10. In the occupied territories, the indigenous Arab community - governed by a civil administration under the authority of the Israeli Ministry of Defence and subject to specific legislation - develops separately from the newly established Jewish Israeli community. This dual legal and administrative system applicable to the two peoples was highlighted in the country report on human rights practices for 1990 of the United States Department of State. The report emphasizes that "Palestinians - both Muslim and Christian - are treated less favourably than Israeli settlers on a broad range of issues, including equality before the law, the right to residence, freedom of movement, sale of crops and goods, land and water use, and access to health and social services". The Palestinian human rights organization Al-Hag (affiliated with the International Commission of Jurists) adds in this respect that "In fact, Israeli policies and practices in the occupied territories, including in East Jerusalem governed by Israeli law, are designed to benefit the Israeli population of the settlers to the detriment of the autochthonous Palestinian population." Al-Hag and other Palestinian sources pointed out that the benefits and subsidies granted to settlers by the Government are components of a situation in which 65 per cent of the Arab lands of the West Bank were confiscated illegally by the authorities and where Palestinian towns and villages are encircled and isolated by the plans for the development of the settlements. Furthermore, there are no projects for the urban or rural development of the Palestinian agglomerations or for their improvement or expansion. 4/
11. Over the course of time, the Israeli Government has expropriated - and continues to expropriate - the Arab land of the occupied territories, whether cultivated, non-cultivated, pasture or inhabited, under four separate categories:
13. On the basis of the applied Israeli laws and regulations, the following land areas were confiscated between June 1967 and the end of 1990: 5/
15. Whether in the Gaza Strip or the West Bank, the development of Jewish settlements has only worsened the socio-economic conditions of the Palestinian population and is a source of tension. Clashes occur with increasing frequency between the two communities, and the Israeli settlers have organized themselves into an armed militia. 6/
16. A study prepared by the United Nations Conference on Trade and Development (UNCTAD) on recent economic developments in the occupied Palestinian territories (TD/B/1142) indicated that the policy, practices and measures of the Israeli Government vis-à-vis their occupation of the West Bank and Gaza Strip had brought about radical changes in the structure of the economy, adversely affecting economic growth and development in the occupied territories and reducing the contribution to GDP. The study demonstrated clearly that the total cultivated area had decreased from 36 per cent of the total land area of the occupied West Bank in 1966 to 27 per cent in 1984, and in the occupied Gaza Strip, from 55 per cent of the total area in 1966 to 28 per cent in 1985.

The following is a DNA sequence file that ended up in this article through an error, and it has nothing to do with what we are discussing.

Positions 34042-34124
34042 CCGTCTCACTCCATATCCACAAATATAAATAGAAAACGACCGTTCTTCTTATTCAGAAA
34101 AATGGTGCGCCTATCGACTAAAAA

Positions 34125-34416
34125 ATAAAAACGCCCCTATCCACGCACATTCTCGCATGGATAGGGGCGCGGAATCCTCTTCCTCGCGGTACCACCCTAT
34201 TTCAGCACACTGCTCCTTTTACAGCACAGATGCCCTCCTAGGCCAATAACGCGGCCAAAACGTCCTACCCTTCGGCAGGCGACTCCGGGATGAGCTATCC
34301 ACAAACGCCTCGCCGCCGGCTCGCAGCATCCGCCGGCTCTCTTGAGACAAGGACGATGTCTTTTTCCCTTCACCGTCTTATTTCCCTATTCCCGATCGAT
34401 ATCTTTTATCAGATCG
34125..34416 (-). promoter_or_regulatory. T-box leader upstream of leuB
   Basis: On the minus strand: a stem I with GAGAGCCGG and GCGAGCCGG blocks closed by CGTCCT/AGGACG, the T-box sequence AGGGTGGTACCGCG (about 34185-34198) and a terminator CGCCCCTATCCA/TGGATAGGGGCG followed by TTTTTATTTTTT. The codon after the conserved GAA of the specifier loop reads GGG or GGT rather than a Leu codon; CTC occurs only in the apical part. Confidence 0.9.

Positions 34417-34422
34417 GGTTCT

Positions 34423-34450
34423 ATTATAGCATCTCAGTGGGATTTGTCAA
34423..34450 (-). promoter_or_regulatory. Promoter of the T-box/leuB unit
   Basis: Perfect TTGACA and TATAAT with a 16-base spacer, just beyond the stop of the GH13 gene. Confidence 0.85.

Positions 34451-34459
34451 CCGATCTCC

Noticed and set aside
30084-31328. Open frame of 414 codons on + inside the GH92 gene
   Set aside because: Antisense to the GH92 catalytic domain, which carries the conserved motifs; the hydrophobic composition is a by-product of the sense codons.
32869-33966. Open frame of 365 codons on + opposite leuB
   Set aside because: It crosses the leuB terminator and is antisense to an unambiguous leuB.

17. Confiscation of land adversely affected agricultural production and income in the West Bank and Gaza Strip; income from agriculture declined from 1,505 million shekels in 1978 to 1,488 million shekels in 1984 at constant 1980 prices. As a result, the share of agriculture in GDP declined (at constant prices) from 32 per cent in 1978 to 28 per cent in 1984, according to another UNCTAD study (UNCTAD/ST/SEU/4).
18. According to the same study, income from agriculture in the West Bank declined from $237 million in 1981 to $204 million in 1985. In the Gaza Strip, it declined from $66 million in 1981 to $61 million in 1985, in spite of the fact that farmers were making increasing use of modern techniques in order to improve agricultural production in those areas.
19. As a result of the negative impact of the confiscation of agricultural land in the West Bank and the Gaza Strip, employment in agriculture fell from 38.7 per cent of the total workforce in 1970 to 24.4 per cent in 1985.
20. According to a report of the ILO, on the situation of workers in the occupied Arab territories, submitted to the International Labour Conference at its seventy-seventh session in 1990, "Endogenous development efforts are frequently frustrated or undone for administrative or security reasons." 7/ While evaluating the impact of Israeli policies and practices on the agricultural sector, the report highlighted the following points:
a. Agriculture remains the backbone of the economy but performance over the decade has been disappointing for lack of land, water and markets; 8/
b. Despite increased productivity as a result of the introduction of new technologies in agriculture, corresponding new marketing opportunities were lacking;
c. "Agricultural employment in the occupied territories dropped from almost 60,000 workers in 1970 to 38,00 workers in 1987." The share of agricultural employment also dropped from 40 per cent to around 25 per cent: "In other words, thousands of workers left because they or their employers had lost their land or could not expand for lack of water; or because they could not compete in the home market with subsidized imports from Israel: or because they found barriers to buying farm inputs or to selling their products abroad." 9